How do you respond to negative online reviews?

I have provided hundreds of workshops to business on social media. Each workshop has included discussion about responding to online reviews.

I can’t think of a time that my advice has changed from:

  • Always respond
  • Never delete unless it is a personal attack, unlawful (e.g. discriminatory) rude (swearing).
  • Take time if you need it to respond without anger, yes it is good to respond quickly, but not in the ‘heat of the moment’.
  • Get it offline (offer to ring them or ask them to ring you to discuss)
  • Don’t argue or engage other than to apologise.

There was nothing revolutionary in any of this, it is what most social media marketers, trainers or managers would say. But the tide seems to be turning.

I have seen and enjoyed a couple of ‘revenge posts’. And I think that they were good examples of clever responses, but not everyone is able to do write a clever response that will go viral because it is clever. I have certainly seen some defensive posts go viral because they were poorly done and guaranteed that everyone took the side of the person posting the review.

In one example, the reviewer made comments about the owner saying that he ‘struts around in dungarees and if he has a chance to check his reflection he damn well makes sure he does’. Rather than get upset, the owner has created a new cocktail for the menu called The Ponce’s Dungarees. The review was to a large extent an attack on the owner and he owned it. I loved this.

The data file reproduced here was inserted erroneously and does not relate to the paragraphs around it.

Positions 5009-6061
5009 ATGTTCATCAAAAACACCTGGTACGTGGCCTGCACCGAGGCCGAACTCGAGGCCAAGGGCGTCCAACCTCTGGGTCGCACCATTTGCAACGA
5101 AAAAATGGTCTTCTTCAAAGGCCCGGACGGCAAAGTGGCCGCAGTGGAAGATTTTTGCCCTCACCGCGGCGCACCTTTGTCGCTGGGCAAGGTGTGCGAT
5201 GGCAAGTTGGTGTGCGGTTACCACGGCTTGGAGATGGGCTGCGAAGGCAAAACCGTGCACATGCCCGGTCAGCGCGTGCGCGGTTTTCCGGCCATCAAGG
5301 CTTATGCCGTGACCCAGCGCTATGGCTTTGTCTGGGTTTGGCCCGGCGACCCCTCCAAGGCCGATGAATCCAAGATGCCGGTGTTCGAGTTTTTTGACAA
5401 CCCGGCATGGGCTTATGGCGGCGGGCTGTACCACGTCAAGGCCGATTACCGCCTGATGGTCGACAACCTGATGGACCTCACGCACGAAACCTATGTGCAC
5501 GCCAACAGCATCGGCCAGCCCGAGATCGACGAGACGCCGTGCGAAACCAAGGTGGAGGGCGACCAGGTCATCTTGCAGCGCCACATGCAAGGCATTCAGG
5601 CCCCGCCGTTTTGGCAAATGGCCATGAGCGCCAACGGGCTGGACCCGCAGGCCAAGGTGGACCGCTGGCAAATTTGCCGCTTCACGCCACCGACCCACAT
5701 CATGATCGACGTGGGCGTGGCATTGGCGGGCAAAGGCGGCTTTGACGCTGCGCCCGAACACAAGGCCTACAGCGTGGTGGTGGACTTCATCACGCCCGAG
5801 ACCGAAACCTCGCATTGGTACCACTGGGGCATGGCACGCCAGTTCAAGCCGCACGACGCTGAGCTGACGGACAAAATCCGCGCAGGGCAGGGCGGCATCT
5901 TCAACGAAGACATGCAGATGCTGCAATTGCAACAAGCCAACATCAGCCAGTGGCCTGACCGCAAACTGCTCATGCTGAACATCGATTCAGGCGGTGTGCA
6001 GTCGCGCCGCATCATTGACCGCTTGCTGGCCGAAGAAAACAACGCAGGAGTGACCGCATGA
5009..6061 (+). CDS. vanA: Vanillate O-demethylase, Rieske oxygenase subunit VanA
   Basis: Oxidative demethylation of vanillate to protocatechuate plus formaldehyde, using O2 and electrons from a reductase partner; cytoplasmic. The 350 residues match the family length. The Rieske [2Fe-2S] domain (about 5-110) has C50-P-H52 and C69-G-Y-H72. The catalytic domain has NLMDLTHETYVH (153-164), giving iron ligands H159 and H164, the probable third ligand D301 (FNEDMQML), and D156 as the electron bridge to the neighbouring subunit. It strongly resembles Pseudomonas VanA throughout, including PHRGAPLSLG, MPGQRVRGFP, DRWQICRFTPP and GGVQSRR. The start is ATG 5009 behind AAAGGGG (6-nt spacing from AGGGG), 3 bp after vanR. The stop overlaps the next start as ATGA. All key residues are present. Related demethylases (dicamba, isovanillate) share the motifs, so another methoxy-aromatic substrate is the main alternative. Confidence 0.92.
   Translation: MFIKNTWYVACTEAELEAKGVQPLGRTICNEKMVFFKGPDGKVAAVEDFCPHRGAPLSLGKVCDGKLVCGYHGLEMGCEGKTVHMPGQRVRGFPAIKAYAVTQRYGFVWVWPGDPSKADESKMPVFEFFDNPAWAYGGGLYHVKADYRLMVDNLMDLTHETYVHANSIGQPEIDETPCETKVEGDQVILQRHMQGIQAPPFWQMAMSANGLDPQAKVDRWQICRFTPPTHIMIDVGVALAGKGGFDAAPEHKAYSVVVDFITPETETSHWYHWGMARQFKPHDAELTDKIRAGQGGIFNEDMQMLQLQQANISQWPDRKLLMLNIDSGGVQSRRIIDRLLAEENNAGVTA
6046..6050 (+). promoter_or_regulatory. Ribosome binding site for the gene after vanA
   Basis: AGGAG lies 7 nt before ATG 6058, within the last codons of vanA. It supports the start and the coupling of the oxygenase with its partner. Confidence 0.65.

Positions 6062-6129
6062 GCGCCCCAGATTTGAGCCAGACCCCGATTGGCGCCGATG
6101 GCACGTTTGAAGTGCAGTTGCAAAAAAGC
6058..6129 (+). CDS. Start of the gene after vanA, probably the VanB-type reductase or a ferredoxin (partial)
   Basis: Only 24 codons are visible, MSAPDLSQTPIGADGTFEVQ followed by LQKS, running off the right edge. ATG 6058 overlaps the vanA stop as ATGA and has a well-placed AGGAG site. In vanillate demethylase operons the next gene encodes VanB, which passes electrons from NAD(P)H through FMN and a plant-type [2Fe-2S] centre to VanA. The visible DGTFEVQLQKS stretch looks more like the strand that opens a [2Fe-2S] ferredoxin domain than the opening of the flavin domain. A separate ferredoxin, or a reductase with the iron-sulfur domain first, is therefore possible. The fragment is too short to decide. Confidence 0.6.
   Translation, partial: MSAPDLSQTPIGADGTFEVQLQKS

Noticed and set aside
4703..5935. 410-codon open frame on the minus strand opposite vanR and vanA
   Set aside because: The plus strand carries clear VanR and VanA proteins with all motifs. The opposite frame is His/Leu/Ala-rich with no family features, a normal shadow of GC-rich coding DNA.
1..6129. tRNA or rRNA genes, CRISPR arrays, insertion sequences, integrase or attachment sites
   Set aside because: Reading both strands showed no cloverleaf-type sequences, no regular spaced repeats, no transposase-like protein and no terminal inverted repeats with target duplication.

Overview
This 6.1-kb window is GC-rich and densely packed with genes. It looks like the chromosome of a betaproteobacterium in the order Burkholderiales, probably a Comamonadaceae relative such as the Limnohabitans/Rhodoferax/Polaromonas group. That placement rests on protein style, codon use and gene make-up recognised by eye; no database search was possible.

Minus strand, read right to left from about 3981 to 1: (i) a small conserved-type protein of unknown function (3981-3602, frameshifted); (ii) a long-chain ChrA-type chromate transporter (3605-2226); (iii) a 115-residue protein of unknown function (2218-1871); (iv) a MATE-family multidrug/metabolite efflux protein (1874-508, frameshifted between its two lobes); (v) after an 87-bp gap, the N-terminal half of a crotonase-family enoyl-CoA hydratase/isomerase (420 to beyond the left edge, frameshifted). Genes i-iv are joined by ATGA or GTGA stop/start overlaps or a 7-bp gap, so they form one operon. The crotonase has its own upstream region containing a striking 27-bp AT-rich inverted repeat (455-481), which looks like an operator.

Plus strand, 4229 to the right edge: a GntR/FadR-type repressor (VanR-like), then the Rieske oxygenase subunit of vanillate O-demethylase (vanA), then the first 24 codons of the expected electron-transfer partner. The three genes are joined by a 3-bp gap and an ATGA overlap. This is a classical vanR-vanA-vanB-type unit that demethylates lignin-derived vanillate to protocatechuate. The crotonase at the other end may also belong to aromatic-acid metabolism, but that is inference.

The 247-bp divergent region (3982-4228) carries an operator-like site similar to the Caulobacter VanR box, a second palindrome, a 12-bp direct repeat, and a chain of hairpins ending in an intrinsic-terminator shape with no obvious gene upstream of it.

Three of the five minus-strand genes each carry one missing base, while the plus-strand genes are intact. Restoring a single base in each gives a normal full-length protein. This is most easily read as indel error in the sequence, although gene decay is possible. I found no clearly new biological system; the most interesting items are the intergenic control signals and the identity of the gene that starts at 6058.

Another example, also on Trip Advisor, was a response to a woman who was unhappy with the service she received on her trip to Ireland. I laughed, but I also found myself cringing a bit. The first example shows the owner laughing at himself, this one feels more like laughing at the customer and this makes me uncomfortable.

However, I can understand the desire to ‘fight back’ I know of a hotel who swears that their first and so-far only bad review came from someone who had tried to sell advertising to them and they eventually said no. This person had never visited the restaurant but research into the reviewer showed that it was almost definitely her.

That phones and computers are available to those with such dishonesty and malicious intent is terrifying. However, in the main, a review, whether good or bad is an opportunity to listen to what your customers, guests, clients etc. think about you and more importantly what they are saying about you. Listen to them, they may just be right.

What do you do if you receive an online review that you think is unfair?